Car Battery Recycling:
Do not throw your old car battery into that bin with your household recyclables and leave it on the curb. An automotive battery, also referred to as a lead-acid battery, contains about twenty pounds of lead, three pounds of plastic and one gallon of sulfuric acid. These items can be toxic if handled improperly. When a worn out battery is recycled, all elements can be reused in new batteries. The lead, for instance, is nearly one hundred percent recyclable, and usually is used in new batteries over and over again. Plastic components also can be reclaimed to create new batteries and other products. The sulfuric acid can be recycled and used in new batteries; it can be neutralized, purified and tested before being released as clean water, or it can be converted to sodium sulfate, a product used in fertilizer, dyes and other products.

Simply throwing away car batteries can lead to toxic leaks into the environment. The lead in batteries is an extreme toxin that can leach into groundwater. Upon the purchasing of a new battery, auto repair shops and auto parts stores should accept your old battery for recycling and be willing to accept any other old batteries that you might have. Taking the time to recycle them is a more responsible choice. According to the American Automile Association (AAA) , ninety-nine percent of typical lead-acid batteries can be recycled, and proper disposal is especially important because of their high toxicity and potentially explosive contents. The organization says that about ninety-five percent of batteries are currently being recycled through remanufacture

Recycling Motor Oil/Lubricants/Antifreeze:
Oil disposal and oil recycling are very important environmental issues. Used oil can contain such contaminants as lead, magnesium, copper, zinc, chromium, arsenic and chlorinated compounds. Motor oil poured onto the ground or into storm drains, or tossed into trash cans or sealed containers can contaminate and pollute the soil, groundwater, streams, and rivers. The oil from a single oil change has the potential to ruin a million gallons of drinking water, which is a year’s supply for 50 people! Recycling your used motor oil diminishes this pollution threat.

Motor oil has value even after it has been drained from an engine. The oil you take to a collection center to be recycled saves energy. It can be reprocessed and used in furnaces for heat or in power plants to generate electricity for homes, schools, and businesses. It can also be sent to a refinery that specializes in processing used oil and re-refined into lubricating base oils that can be used to formulate engine oils. Many service stations, repair facilities and quick lubes will accept used oil and used oil filters. Additionally, your local government or recycling coordinator may be able to identify curbside or other recycling programs in your area.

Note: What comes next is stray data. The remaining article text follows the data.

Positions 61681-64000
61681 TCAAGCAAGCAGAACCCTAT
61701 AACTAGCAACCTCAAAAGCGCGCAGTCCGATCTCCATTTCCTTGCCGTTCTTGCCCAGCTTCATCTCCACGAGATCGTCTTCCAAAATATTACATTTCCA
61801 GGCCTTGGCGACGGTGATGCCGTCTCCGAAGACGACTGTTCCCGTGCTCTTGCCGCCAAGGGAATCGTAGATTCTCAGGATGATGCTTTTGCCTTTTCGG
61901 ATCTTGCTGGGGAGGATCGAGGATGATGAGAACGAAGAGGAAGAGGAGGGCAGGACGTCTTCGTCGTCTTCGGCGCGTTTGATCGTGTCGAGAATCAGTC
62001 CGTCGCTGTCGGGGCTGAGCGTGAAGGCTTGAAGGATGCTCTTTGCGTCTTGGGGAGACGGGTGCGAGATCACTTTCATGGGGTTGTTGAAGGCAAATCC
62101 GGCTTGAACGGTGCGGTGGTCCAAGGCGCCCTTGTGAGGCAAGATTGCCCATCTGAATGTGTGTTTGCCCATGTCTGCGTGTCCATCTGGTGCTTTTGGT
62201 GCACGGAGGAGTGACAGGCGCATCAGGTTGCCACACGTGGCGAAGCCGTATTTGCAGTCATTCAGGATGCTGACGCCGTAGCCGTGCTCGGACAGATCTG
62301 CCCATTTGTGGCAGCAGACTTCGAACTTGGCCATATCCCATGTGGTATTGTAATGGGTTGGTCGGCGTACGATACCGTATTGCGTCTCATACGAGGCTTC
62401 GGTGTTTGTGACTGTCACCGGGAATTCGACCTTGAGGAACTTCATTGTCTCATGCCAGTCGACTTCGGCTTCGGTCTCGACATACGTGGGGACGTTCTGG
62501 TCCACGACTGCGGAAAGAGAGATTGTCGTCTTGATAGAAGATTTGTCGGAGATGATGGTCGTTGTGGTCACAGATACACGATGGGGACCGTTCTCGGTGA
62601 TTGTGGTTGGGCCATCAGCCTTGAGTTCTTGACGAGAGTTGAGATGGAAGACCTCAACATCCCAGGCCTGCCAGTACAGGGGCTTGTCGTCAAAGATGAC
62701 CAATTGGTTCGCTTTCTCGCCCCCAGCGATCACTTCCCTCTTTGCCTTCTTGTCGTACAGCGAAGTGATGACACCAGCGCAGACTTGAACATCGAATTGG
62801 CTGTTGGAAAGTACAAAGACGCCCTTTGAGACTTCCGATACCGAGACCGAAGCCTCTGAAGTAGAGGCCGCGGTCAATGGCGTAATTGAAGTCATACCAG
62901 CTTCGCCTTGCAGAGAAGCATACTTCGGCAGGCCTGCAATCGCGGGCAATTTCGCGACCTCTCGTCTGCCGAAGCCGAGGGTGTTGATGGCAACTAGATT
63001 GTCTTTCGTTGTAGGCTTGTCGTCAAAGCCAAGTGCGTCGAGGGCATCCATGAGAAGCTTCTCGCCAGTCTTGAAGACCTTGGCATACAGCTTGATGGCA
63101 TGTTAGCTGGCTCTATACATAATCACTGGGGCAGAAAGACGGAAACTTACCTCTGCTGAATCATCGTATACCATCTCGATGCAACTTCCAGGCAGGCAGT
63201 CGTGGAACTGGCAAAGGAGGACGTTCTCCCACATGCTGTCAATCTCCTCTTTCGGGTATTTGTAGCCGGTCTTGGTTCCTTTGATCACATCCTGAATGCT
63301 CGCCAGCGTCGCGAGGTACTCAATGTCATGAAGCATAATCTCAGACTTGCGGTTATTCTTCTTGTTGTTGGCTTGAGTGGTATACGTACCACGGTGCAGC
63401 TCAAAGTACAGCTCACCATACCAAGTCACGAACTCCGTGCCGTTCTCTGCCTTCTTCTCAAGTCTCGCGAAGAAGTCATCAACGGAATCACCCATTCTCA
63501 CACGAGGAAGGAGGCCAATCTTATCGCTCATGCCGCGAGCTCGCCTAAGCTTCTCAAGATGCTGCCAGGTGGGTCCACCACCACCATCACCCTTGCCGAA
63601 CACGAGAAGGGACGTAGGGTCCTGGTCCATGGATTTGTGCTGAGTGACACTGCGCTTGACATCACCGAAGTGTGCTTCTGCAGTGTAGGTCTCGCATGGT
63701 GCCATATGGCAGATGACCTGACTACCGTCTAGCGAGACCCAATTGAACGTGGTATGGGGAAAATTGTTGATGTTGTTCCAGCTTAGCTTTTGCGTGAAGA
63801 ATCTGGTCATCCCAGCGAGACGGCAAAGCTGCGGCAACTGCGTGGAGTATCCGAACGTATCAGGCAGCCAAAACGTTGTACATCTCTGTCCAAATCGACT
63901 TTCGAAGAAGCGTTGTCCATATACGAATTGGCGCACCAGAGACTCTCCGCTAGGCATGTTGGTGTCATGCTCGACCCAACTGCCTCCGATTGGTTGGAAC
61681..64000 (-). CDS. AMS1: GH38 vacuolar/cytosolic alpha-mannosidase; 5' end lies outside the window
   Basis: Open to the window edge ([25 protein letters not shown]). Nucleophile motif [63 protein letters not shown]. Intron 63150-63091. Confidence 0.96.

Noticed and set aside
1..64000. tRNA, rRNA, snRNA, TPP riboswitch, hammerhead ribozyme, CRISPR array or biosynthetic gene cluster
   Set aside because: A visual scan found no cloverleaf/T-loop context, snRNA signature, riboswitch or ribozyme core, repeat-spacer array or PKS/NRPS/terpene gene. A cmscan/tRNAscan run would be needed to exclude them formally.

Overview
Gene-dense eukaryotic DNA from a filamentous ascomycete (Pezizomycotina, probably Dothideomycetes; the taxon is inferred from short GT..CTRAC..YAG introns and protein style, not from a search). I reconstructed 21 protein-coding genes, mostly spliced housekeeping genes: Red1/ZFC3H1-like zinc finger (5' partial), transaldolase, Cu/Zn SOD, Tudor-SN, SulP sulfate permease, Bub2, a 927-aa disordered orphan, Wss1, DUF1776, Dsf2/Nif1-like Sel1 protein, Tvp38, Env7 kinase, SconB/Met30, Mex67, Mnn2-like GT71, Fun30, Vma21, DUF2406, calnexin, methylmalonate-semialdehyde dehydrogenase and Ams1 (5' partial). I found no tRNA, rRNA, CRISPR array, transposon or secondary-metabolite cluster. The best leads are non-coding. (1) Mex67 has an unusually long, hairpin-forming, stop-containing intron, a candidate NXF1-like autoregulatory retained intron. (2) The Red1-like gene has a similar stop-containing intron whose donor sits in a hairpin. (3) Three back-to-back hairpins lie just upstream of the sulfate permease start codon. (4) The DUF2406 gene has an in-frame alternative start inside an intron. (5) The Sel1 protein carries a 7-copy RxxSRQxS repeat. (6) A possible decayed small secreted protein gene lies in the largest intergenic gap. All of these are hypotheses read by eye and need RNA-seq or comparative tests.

There are many practical uses for used motor oil. One primary use is to rerefine it into a base stock for lubricating oil. This process is very similar to the refining of crude oil. The result is that the redefined oil is of as high a quality as a virgin oil product. In fact, rerefining used oil takes from fifty to eighty percent less energy than refining crude oil.
A secondary use of the used oil is to burn it for energy. Large industrial boilers can efficiently burn the used oil with less pollution. As a result some used oil is sent to power plants or cement kilns to be burned as fuel. On a smaller scale lower quantities of used oil are burned in specially designed heaters to produce space heating for small businesses.

It is important to dispose of any oil-based products like transmission fluid, brake fluid, gear oil and other petroleum products properly. These dangerous substances should never be poured down drains, poured on the ground or poured into sources of water. They should be taken to hazardous waste collection facilities. Hazardous waste facilities are able to dispose of these substances properly as well as recycle them. Brake, transmission, and power steering fluids are toxic and need to be stored, not dumped, and brought to a service station or lube shop for recycling or proper disposal. Keep each type of fluid separate, and always label the jugs after draining to keep the fluids separate.